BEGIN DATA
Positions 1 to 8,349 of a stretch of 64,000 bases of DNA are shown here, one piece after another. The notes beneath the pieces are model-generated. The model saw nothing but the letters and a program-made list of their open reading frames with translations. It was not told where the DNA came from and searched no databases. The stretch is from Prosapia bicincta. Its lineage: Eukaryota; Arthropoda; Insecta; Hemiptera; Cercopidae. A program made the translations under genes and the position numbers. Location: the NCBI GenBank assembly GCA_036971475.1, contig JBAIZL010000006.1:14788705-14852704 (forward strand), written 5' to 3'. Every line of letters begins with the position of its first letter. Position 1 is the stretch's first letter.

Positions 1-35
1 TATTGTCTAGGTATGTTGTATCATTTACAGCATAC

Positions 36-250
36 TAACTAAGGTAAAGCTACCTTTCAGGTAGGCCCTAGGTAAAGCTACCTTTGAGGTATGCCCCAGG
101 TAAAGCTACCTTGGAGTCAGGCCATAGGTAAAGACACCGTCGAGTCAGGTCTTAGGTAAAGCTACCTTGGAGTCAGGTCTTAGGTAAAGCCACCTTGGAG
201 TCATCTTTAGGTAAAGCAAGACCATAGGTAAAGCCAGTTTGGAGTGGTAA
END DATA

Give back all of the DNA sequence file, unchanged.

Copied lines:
Positions 1 to 8,349 of a stretch of 64,000 bases of DNA are shown here, one piece after another. The notes beneath the pieces are model-generated. The model saw nothing but the letters and a program-made list of their open reading frames with translations. It was not told where the DNA came from and searched no databases. The stretch is from Prosapia bicincta. Its lineage: Eukaryota; Arthropoda; Insecta; Hemiptera; Cercopidae. A program made the translations under genes and the position numbers. Location: the NCBI GenBank assembly GCA_036971475.1, contig JBAIZL010000006.1:14788705-14852704 (forward strand), written 5' to 3'. Every line of letters begins with the position of its first letter. Position 1 is the stretch's first letter.

Positions 1-35
1 TATTGTCTAGGTATGTTGTATCATTTACAGCATAC

Positions 36-250
36 TAACTAAGGTAAAGCTACCTTTCAGGTAGGCCCTAGGTAAAGCTACCTTTGAGGTATGCCCCAGG
101 TAAAGCTACCTTGGAGTCAGGCCATAGGTAAAGACACCGTCGAGTCAGGTCTTAGGTAAAGCTACCTTGGAGTCAGGTCTTAGGTAAAGCCACCTTGGAG
201 TCATCTTTAGGTAAAGCAAGACCATAGGTAAAGCCAGTTTGGAGTGGTAA